Gleason Barn
Dirk Hampson

Dirk Hampson

Dirk is Director of Winemaking and a longtime blogger for the winery.

Archive of Dirk Hampson


Camping & Wine: The Basics

on June 18, 2013

Should you take wine camping? Maybe… but you better answer a few questions. It is not as simple as it may seem.

To bring, or not to bring: that is the question!

1)      Are you backpacking? Wine does not fit with the concept of light and portable. Therefore, it is best to leave the wine as a reward when you get home or use my brother’s method: stuff it in a friend’s backpack when he isn’t looking and then share it with him when you are cooking in the back country. Advice remains split as to whether you should reveal that he lugged the extra weight.

2)      Are you driving to your campsite? Easy answer: bring wine and be nice to the people in the camp sites near you. But, did you remember wine glasses? A corkscrew? Bear-Be-Gone?

Wine glasses give a certain “je ne sais quoi” to your camping but if you try to speak French in the campground, people may look at you funny. I prefer the waiter’s corkscrew but some of those nifty Leatherman tools can make you look pretty “handy” around the campsite.

Wine is better enjoyed out of wine glasses but they are a pain to clean. Go for standard Libbey glasses. Riedel are too fussy and so fragile that you won’t want to clean them—cleaning up all the shards of glass by the light of your headlamp after a bottle of wine is not a great vacation or team building activity!

Corks also are a sign of living BIG in the world of camping, where bag-in-a-box simplicity seems to trump tradition.

Bear-Be-Gone? What is that doing in a wine blog?

Turns out that bears like camping.

Turns out that bears like camp grounds.

Turns out that bears like WINE!!!!

You need a bear strategy.

You can’t use bear spray, as that will ruin your campground and your wine. What about using those bells that people use on their walking sticks? Nope, they’re proven to attract bears.

Bear and wine

We are still looking for the answer, but this picture, taken by our very own Jennifer, proves that this is a subject worth your consideration before heading out to our National Parks and National Forests this summer.

Suggestions include: a) shouting b) playing Fiddy Cent really loud on your iPod (there will be certain follow-up questions if you have that on your iPod), c) taking photos knowing that you were smart enough to bring another bottle to enjoy after the bear meanders over to the neighbor’s campsite, or d) all of the above. (This is just like the SAT without a math section.)

However, if the bear sniffs, swirls and then enjoys… It may be a pretty fancy campground and enjoy the Kodak moment.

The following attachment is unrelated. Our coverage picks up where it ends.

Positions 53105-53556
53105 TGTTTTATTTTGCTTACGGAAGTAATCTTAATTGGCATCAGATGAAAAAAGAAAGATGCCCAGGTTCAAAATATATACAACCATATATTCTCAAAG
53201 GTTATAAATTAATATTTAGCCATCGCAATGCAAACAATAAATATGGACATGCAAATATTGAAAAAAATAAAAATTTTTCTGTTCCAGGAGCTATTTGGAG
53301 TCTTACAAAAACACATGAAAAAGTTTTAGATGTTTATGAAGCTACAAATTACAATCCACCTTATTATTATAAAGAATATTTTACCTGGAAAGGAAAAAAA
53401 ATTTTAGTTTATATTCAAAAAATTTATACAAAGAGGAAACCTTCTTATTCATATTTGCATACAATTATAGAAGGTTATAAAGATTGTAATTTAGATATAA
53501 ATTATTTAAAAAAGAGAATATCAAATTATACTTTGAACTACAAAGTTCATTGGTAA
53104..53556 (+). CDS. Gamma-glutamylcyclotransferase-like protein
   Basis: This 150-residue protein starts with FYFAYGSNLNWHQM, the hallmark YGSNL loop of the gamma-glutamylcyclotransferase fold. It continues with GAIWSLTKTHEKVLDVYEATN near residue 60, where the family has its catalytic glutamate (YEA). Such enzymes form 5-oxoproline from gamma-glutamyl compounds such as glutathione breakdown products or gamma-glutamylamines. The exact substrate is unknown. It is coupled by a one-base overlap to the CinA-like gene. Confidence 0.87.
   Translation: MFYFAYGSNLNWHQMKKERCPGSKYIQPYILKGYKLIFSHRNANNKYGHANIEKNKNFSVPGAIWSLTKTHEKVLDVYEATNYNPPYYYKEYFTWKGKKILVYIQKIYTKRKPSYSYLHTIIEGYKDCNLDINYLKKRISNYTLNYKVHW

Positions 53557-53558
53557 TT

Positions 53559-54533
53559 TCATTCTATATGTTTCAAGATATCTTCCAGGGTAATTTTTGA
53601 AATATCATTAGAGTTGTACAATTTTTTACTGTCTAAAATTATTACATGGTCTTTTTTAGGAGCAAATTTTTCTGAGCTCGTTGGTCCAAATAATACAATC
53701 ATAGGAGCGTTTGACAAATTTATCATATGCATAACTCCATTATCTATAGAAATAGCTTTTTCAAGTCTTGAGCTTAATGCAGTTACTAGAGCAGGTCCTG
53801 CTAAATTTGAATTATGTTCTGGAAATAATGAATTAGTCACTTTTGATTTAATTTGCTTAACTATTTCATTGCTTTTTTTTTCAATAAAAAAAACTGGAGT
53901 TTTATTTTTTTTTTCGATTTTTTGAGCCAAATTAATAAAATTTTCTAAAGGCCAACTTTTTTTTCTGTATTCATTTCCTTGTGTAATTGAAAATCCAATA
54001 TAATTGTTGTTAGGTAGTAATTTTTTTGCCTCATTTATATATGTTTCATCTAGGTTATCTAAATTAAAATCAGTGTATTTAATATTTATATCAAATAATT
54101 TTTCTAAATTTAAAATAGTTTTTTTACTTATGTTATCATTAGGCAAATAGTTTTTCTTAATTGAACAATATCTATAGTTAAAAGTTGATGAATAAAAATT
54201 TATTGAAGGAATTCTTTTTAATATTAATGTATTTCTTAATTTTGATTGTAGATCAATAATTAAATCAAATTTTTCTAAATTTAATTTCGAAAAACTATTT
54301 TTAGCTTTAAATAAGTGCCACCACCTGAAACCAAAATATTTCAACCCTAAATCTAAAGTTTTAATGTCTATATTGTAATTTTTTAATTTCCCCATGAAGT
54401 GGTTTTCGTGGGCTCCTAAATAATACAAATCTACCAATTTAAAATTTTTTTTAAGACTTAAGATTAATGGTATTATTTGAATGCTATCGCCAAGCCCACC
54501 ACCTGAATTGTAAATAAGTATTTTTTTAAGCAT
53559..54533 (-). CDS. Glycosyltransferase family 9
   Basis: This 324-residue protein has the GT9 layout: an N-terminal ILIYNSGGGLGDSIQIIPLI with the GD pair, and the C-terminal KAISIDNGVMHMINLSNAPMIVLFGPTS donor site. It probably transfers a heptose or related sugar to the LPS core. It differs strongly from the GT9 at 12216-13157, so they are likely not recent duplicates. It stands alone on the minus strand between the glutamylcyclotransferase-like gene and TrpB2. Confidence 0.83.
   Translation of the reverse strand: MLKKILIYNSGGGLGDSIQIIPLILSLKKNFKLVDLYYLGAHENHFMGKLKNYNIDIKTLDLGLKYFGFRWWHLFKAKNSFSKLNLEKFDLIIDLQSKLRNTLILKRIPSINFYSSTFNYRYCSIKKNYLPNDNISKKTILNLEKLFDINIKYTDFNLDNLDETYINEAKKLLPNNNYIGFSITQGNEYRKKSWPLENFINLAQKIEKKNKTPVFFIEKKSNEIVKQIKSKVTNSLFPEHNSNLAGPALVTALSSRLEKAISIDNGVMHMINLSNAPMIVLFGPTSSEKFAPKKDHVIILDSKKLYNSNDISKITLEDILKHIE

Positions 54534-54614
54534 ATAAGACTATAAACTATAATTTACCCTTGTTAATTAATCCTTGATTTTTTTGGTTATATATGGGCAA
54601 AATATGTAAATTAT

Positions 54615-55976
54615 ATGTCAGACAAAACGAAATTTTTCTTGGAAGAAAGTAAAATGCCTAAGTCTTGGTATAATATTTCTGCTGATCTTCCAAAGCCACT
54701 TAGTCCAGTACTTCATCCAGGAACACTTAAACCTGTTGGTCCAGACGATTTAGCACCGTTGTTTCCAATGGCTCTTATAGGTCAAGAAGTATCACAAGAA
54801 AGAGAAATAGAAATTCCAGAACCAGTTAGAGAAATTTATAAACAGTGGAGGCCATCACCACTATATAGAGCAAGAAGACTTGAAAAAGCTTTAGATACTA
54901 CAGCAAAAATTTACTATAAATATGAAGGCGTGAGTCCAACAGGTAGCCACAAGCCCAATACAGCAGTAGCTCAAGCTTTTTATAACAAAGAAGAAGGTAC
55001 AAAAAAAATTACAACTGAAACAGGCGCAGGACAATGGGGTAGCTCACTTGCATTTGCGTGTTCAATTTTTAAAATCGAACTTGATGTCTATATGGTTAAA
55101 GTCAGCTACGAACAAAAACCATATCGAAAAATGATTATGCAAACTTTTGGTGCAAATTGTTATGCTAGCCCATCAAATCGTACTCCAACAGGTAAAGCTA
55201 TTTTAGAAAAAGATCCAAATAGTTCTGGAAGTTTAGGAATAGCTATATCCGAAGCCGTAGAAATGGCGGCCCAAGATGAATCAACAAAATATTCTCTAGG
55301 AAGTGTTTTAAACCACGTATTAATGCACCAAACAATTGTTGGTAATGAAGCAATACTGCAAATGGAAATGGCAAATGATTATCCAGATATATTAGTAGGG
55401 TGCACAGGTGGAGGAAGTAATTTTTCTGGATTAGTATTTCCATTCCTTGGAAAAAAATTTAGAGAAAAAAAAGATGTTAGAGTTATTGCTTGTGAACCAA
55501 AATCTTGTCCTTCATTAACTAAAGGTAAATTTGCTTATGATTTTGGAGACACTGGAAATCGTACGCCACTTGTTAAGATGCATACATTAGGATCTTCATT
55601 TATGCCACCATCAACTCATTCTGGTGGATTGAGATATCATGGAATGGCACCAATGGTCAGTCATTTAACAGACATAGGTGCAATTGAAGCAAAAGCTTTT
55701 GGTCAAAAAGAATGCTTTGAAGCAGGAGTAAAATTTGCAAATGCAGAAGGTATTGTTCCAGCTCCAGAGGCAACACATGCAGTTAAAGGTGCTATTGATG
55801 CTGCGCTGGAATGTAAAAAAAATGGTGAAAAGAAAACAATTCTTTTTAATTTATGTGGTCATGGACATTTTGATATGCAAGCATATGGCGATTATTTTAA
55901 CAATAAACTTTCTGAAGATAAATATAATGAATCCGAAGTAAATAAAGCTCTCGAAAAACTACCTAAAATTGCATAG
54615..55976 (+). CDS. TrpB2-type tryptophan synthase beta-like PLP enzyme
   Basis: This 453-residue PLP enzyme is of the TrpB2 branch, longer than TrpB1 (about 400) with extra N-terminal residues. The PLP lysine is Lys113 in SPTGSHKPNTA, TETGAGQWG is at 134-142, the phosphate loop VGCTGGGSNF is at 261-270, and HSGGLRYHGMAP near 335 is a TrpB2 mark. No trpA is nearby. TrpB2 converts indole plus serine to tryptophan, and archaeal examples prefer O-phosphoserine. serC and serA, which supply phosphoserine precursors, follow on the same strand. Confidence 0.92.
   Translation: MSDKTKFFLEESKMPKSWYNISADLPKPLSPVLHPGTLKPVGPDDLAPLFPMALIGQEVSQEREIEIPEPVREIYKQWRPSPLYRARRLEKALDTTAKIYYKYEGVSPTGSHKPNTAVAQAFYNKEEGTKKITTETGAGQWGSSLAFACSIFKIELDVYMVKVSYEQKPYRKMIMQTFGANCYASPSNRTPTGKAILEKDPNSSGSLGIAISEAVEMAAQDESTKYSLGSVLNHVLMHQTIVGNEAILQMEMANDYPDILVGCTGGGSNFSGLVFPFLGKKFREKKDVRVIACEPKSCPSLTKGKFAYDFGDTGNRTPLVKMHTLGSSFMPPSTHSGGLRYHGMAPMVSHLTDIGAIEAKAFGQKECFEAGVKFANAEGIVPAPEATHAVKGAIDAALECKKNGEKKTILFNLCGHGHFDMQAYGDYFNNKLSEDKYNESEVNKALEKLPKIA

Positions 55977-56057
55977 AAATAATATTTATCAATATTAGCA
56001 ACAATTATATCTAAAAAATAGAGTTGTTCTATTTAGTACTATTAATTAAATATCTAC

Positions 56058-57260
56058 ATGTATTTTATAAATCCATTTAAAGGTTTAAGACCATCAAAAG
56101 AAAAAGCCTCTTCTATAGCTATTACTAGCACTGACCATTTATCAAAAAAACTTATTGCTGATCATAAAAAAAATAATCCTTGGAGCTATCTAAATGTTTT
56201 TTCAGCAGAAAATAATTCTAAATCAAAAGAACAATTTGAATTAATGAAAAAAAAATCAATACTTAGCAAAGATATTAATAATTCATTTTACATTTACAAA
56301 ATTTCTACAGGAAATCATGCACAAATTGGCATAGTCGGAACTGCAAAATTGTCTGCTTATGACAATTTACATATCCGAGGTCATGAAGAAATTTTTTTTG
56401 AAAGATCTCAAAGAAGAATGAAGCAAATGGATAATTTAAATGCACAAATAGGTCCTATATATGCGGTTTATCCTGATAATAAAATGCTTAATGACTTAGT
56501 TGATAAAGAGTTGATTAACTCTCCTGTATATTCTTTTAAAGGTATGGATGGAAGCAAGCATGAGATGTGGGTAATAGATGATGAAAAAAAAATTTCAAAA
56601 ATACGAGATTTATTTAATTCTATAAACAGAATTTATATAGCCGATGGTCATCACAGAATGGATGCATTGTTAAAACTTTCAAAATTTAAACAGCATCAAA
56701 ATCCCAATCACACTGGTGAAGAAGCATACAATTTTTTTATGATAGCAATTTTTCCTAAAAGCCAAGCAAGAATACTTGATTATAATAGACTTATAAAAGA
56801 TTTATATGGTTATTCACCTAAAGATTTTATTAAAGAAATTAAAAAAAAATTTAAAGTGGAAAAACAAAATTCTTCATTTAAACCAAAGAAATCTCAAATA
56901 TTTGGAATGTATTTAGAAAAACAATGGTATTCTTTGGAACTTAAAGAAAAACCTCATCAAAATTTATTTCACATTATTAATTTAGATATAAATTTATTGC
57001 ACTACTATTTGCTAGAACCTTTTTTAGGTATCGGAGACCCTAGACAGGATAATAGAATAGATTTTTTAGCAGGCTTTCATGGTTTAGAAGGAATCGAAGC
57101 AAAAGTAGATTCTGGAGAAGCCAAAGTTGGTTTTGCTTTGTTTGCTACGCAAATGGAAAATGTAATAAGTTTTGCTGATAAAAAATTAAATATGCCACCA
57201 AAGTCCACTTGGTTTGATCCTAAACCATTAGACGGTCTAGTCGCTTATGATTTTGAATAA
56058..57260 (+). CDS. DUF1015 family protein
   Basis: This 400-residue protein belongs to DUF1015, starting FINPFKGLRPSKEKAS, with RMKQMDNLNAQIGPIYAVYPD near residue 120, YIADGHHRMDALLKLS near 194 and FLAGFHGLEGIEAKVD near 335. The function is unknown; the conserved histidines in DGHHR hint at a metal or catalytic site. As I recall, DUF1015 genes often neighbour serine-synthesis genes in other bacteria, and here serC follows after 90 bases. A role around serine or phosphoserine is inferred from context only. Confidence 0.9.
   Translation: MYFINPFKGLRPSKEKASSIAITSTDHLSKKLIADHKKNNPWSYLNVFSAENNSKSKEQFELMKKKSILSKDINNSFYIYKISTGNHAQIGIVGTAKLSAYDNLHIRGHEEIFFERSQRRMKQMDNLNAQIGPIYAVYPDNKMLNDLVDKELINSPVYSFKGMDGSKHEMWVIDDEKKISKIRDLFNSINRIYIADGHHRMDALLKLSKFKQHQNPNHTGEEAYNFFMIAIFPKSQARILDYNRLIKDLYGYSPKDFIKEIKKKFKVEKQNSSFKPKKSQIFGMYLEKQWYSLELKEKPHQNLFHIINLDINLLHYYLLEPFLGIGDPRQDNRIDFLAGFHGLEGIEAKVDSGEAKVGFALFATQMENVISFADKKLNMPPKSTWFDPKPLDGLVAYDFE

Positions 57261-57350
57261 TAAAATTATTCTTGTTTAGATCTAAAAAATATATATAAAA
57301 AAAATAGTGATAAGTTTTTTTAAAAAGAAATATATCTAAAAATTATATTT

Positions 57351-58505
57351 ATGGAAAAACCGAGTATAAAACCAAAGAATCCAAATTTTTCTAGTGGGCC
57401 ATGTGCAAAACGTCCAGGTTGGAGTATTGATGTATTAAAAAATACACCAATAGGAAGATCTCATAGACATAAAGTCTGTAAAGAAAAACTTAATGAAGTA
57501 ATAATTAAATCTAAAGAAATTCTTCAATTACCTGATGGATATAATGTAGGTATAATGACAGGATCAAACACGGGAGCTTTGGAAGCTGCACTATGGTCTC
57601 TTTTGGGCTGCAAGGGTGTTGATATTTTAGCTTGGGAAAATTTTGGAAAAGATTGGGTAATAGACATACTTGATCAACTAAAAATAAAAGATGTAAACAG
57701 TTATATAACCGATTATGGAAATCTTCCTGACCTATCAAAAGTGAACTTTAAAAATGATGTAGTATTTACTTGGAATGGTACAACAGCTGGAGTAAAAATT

Almost Valentine’s Day: Time to Think About Flowers

on February 8, 2012

It’s winter and the vines don’t know if it is raining or not. So, why do winemakers tend to obsess about weather at times like this? We like to plan ahead, there is only so much NPR we can discuss (to sound intellectual), and weather is a much safer topic than politics.

It has been mostly dry and warm this winter. (Remember, the vines are asleep and don’t know that skiing and the snow pack are more of a concept than a reality.) Winemakers are asking; What does it mean? What is going to happen? What kind of a year is it going to be? Those are easy questions. I don’t know the answers and neither does anyone else!

Daffodils in bloom by the Gleason Barn

However, it is the first week of February, and the daffodils have been blooming for some time, the mustard is attracting tourist photo stops (Rock Cairn, across from Brix should be charging fees it is so picturesque), and some fruit trees have started blooming. Those three things, not directly related to the vines, are the indicators I use when expecting an earlier or later spring. Sure, we may get some cold storms to change the timing, but for now, we think that the plant world of Napa Valley is waking up slightly ahead of normal.

An explosion of mustard in Rock Cairn Vineyard along Highway 29

Which brings me to Valentine’s Day. If you are a guy, pay attention: If you have already taken care of getting some Dolce for the occasion, get her flowers. Don’t forget. REALLY, DON’T FORGET. Maybe you remember the flower ad during the super bowl . . . Then again, maybe your brain stopped functioning and you didn’t notice what they were marketing. (I think some other ad had something to do with FIAT. . . )

But back to wine growing. I wouldn’t book your tickets for a harvest visit yet, but I am hoping that we will be picking in early September instead of waiting until October.


Tasting Vintage 2011

on November 2, 2011

We have been pressing off the Cabernets. It isn’t to make room for more as all of the grapes are safely in the barns.

Right now, the wines are finishing fermentation. Tasting them isn’t easy as our palates deal with “spritzyness” and the last of the residual sugar. However, while the vineyards had extremely low yields this year and it was a very cool season, the results are showing lovely structure, classic proportions, and tannins that are gentle and graceful.

Darice and I both see these as very pretty wines that are likely going to be prized for their elegance and length. This is a huge relief given the scare that we got from the storms during harvest.

The nice thing is cleaning up, putting away the crusher and catching up on some overdue sleep before the end of daylight savings time.